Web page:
Steamboat school bus driver stable at Loveland hospital after cardiac arrest
STEAMBOAT SPRINGS — The Steamboat Springs School District bus driver who was flown to a hospital in Loveland on Monday is in stable condition but faces a long road to recovery.
George Morris, a longtime Steamboat resident, went into cardiac arrest after rear-ending another vehicle while taking kids home from school Monday afternoon.
A bystander, Rob Harvey, immediately performed CPR on Morris after he suddenly collapsed and stopped breathing. Paramedics transported Morris to the UCHealth Yampa Valley Medical Center, where he was stabilized.
Steamboat Springs High School teacher Matt Helm, who was heading home from work, stopped to check on the students still on the bus.
“There were a lot of little kids,” Helm said. “They were all pretty scared.”
Helm knew Morris from the time Helm spent as a substitute bus driver for the school district. After ensuring the students were unharmed, Helm drove them home on a different bus.
Morris was flown to the UCHealth Medical Center of the Rockies in Loveland, where doctors put him in a chemically induced coma.
The time that Morris spent unresponsive jeopardized the health of his lungs, kidneys and brain, as well as caused damage to his heart.
Morris’ son Cody Morris-Breslin said his father underwent emergency surgery on Monday to replace a stent in his arteries from a previous heart attack, 11 years ago.
Doctors in Loveland immediately put Morris on a ventilator later that day because of fluid build-up in his lungs that led to a pneumonia infection, according to Morris’ son.
As of now, the doctors’ biggest concern is the status of his kidneys, which have not been filtering toxins from his blood. Morris-Breslin explained his father could need dialysis if his kidneys do not start functioning properly.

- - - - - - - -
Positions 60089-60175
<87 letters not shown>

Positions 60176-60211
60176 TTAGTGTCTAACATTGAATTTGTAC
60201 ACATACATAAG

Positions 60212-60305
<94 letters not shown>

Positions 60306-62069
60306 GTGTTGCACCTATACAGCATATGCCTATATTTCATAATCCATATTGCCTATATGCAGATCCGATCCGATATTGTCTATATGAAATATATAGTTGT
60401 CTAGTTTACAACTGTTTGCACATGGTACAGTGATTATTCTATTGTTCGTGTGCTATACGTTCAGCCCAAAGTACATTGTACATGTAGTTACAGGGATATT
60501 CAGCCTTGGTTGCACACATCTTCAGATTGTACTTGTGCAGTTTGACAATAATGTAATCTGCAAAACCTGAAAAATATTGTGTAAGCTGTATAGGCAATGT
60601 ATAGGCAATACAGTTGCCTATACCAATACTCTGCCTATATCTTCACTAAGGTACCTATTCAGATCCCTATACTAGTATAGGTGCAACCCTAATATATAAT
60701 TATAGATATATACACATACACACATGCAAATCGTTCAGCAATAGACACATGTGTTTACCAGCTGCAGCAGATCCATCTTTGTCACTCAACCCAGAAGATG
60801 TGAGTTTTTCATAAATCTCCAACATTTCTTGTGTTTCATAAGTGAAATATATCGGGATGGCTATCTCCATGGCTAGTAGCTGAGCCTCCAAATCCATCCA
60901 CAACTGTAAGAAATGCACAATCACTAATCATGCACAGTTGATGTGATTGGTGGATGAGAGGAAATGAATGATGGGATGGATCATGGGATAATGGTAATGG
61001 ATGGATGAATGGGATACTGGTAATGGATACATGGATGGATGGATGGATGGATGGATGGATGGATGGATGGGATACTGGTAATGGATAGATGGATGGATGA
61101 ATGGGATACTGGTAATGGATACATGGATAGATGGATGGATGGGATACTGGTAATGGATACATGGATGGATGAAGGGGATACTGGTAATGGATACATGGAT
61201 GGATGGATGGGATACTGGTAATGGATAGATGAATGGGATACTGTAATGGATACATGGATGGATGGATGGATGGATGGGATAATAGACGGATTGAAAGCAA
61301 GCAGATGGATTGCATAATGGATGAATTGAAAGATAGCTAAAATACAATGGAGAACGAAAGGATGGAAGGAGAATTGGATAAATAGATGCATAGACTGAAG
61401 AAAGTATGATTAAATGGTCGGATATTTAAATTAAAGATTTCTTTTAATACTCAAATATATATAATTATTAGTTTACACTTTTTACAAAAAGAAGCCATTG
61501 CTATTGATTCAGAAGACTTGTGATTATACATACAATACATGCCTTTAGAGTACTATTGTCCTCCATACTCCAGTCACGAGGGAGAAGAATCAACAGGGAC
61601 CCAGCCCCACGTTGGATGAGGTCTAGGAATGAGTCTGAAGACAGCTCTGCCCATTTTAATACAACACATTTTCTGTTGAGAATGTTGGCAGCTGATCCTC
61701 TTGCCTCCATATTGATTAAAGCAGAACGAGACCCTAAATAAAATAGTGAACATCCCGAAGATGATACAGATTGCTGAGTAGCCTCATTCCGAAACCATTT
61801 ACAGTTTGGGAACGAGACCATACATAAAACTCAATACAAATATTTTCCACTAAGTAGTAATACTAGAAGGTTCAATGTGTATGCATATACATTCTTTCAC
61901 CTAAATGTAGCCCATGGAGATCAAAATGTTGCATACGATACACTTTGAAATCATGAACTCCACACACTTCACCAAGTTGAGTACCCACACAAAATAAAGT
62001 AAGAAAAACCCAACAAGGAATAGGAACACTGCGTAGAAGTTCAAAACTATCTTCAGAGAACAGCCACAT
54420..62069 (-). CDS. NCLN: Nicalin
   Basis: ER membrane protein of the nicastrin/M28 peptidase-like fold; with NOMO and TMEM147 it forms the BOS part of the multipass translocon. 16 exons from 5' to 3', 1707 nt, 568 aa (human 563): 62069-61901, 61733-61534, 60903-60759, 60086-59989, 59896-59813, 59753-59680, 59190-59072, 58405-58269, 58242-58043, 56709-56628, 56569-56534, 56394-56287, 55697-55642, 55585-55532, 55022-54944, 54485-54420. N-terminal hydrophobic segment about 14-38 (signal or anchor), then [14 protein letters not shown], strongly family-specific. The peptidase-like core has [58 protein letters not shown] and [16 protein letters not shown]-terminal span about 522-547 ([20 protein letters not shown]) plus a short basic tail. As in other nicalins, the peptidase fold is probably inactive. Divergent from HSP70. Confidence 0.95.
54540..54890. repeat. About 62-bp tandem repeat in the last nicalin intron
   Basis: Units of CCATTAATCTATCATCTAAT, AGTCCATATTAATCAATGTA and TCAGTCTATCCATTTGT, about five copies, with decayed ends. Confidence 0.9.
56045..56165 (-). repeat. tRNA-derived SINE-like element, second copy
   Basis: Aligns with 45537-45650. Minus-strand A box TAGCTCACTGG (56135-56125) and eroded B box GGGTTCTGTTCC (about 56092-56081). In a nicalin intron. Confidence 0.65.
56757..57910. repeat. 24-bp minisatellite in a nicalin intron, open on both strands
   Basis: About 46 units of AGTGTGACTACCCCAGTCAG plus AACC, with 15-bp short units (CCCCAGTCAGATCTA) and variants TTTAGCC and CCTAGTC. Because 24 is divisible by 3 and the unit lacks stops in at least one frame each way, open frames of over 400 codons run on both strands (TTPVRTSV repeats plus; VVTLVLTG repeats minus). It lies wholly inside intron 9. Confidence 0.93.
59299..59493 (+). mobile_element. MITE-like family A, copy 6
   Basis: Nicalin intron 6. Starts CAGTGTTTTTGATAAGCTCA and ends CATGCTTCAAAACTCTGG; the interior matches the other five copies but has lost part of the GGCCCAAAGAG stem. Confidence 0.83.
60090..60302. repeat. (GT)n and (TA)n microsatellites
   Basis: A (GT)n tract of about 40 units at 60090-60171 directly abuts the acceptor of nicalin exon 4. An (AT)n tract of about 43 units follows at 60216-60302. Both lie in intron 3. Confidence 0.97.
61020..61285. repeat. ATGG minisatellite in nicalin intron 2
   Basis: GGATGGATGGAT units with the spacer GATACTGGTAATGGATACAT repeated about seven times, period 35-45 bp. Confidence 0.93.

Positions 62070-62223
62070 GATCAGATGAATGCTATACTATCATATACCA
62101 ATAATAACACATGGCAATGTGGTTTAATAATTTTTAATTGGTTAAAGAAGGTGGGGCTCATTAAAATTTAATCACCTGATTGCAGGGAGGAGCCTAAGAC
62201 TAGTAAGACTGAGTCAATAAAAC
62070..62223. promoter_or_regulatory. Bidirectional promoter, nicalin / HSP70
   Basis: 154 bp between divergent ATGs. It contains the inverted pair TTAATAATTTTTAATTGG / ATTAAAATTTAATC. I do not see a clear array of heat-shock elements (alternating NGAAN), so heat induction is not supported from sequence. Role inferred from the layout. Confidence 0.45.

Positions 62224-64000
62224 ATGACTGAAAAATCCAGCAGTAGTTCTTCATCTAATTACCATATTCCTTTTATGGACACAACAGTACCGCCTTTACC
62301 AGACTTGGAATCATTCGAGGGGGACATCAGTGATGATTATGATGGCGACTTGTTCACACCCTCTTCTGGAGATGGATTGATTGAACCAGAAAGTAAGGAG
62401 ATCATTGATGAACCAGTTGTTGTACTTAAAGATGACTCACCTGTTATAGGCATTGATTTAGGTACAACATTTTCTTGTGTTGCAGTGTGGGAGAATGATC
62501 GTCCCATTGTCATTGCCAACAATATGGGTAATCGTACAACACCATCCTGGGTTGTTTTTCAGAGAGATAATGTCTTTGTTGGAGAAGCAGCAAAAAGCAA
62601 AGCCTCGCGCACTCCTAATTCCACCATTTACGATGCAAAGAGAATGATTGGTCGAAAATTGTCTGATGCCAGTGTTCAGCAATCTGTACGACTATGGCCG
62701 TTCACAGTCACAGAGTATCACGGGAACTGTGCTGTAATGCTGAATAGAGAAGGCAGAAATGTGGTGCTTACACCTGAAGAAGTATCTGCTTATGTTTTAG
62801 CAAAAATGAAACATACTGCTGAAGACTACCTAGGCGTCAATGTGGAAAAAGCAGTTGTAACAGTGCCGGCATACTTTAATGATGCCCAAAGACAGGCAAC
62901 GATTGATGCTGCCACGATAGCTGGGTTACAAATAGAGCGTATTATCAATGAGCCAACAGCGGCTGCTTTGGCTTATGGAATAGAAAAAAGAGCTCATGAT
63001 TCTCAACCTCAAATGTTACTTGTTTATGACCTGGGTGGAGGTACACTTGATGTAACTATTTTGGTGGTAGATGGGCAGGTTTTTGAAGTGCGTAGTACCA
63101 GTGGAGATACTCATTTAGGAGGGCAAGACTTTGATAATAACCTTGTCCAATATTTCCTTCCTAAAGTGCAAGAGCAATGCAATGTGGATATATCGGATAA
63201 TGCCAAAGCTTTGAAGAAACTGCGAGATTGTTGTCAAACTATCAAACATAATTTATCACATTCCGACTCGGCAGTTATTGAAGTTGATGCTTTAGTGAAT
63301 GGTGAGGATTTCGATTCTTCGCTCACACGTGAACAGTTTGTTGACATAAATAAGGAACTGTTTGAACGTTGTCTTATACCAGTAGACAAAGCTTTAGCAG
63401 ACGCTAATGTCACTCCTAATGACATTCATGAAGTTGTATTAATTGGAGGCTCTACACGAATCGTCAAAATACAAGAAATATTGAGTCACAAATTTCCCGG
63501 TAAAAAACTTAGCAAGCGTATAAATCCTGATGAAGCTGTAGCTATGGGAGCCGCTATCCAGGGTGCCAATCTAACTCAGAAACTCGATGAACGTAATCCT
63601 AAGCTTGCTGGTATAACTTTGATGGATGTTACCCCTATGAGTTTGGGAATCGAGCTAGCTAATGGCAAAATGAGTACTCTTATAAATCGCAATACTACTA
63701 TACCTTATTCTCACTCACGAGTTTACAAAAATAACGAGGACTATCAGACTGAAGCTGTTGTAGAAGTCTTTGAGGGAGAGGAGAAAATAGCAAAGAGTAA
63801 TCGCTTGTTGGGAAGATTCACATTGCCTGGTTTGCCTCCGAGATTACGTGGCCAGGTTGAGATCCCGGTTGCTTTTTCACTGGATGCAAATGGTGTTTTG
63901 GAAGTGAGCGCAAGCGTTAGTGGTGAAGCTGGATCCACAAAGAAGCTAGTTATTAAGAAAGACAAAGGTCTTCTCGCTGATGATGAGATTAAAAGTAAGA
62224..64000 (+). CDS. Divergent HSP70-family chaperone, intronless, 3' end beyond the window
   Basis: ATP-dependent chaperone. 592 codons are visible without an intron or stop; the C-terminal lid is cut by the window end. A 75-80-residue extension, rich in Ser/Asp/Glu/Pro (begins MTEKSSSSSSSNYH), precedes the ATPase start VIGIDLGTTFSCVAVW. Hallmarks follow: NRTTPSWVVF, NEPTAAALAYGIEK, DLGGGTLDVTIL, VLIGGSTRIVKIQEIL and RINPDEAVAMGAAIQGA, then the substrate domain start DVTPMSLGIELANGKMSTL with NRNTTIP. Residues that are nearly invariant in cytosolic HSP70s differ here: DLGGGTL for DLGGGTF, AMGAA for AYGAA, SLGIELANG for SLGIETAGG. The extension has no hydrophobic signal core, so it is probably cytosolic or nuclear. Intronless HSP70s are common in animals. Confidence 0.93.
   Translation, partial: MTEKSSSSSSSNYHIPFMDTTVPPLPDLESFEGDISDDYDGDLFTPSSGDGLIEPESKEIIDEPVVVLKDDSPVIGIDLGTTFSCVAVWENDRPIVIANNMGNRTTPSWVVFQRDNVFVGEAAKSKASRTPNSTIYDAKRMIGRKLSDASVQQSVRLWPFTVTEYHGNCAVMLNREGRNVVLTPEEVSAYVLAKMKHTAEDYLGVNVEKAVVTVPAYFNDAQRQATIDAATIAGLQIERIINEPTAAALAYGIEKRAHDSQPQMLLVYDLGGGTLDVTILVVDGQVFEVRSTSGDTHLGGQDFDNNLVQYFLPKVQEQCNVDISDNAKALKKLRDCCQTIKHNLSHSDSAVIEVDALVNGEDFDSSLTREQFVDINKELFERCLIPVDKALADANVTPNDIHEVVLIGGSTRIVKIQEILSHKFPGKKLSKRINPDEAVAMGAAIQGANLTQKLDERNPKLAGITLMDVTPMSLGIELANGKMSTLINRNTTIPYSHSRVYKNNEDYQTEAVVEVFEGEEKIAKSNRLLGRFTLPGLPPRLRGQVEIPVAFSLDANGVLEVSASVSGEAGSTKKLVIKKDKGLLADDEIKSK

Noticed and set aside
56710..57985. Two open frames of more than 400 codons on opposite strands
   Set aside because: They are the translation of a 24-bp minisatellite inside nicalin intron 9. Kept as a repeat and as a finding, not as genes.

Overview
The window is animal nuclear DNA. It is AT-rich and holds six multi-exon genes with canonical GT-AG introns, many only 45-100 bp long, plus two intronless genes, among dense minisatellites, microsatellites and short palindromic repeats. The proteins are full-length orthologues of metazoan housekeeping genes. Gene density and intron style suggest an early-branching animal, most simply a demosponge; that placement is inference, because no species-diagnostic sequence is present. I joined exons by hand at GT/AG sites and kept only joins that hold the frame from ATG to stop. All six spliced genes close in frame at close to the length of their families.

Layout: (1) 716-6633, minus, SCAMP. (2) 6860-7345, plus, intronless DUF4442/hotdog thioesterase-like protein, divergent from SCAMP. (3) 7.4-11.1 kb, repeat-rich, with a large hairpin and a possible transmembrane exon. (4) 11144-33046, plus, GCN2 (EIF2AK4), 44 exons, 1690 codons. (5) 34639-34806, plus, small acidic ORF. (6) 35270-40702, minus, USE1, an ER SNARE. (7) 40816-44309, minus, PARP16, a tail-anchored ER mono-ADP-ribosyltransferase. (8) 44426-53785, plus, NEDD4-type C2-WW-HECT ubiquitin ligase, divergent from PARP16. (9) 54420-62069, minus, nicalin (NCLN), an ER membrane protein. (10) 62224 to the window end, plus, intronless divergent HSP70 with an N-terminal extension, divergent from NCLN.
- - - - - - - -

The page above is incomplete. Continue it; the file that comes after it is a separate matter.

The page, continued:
Doctors told the family Morris has a 90 percent chance of recovering kidney function, but they are continuing to monitor his blood and lungs.
“He’s having quite the battle,” his son said.
He added that doctors are unsure about the extent of damage to Morris’ brain, which could impact his motor function.
Morris has shown progress in the last two days.
His son explained he is now under light sedation and has been able to move his extremities and respond to commands, which is a good sign his brain did not suffer extensive damage. He is able to breathe on his own during the day but uses the ventilator at night.
This extensive medical care and the uncertainty around whether Morris will be able to return to work has presented a financial challenge to his family members.
Morris is single but has a sister, two sons and two daughters who have all been trying to take time off from their jobs to be with him.
They set up a GoFundMe campaign Thursday to raise money to help care for Morris.
The campaign had raised $1,235 by Friday afternoon, with the goal of raising $5,000.
They have also been posting updates about Morris’ status on CaringBridge, a website that rallies support for sick and injured patients.
Morris has been a celebrated member of the community over the years. In 2013, he won a Best of the Boat award when he worked as a Steamboat Springs Transit bus driver. Locals voted him as the city’s best driver for his sense of humor and positivity.
Casey Ung, the school district’s transportation director, said Morris has brought that same good-naturedness to his school bus routes.
“He’s always got a very positive attitude on the bus,” Ung said. “The kids really enjoy him.”
He has been in touch with Morris’ family and shares the concerns of other bus drivers from the school district who hope for his speedy recovery.
“We’re just focusing on his health and being a team here to support him and his family,” Ung said.
Morris has even received letters from students on his bus route who hope he can return to work soon.
Morris’ son voiced the family’s appreciation for the first responders and bystanders who helped to care for his father Monday.
“Myself and my siblings would like to thank the man that performed CPR and the man that finished the bus route, making sure the kids were safe,” he said.
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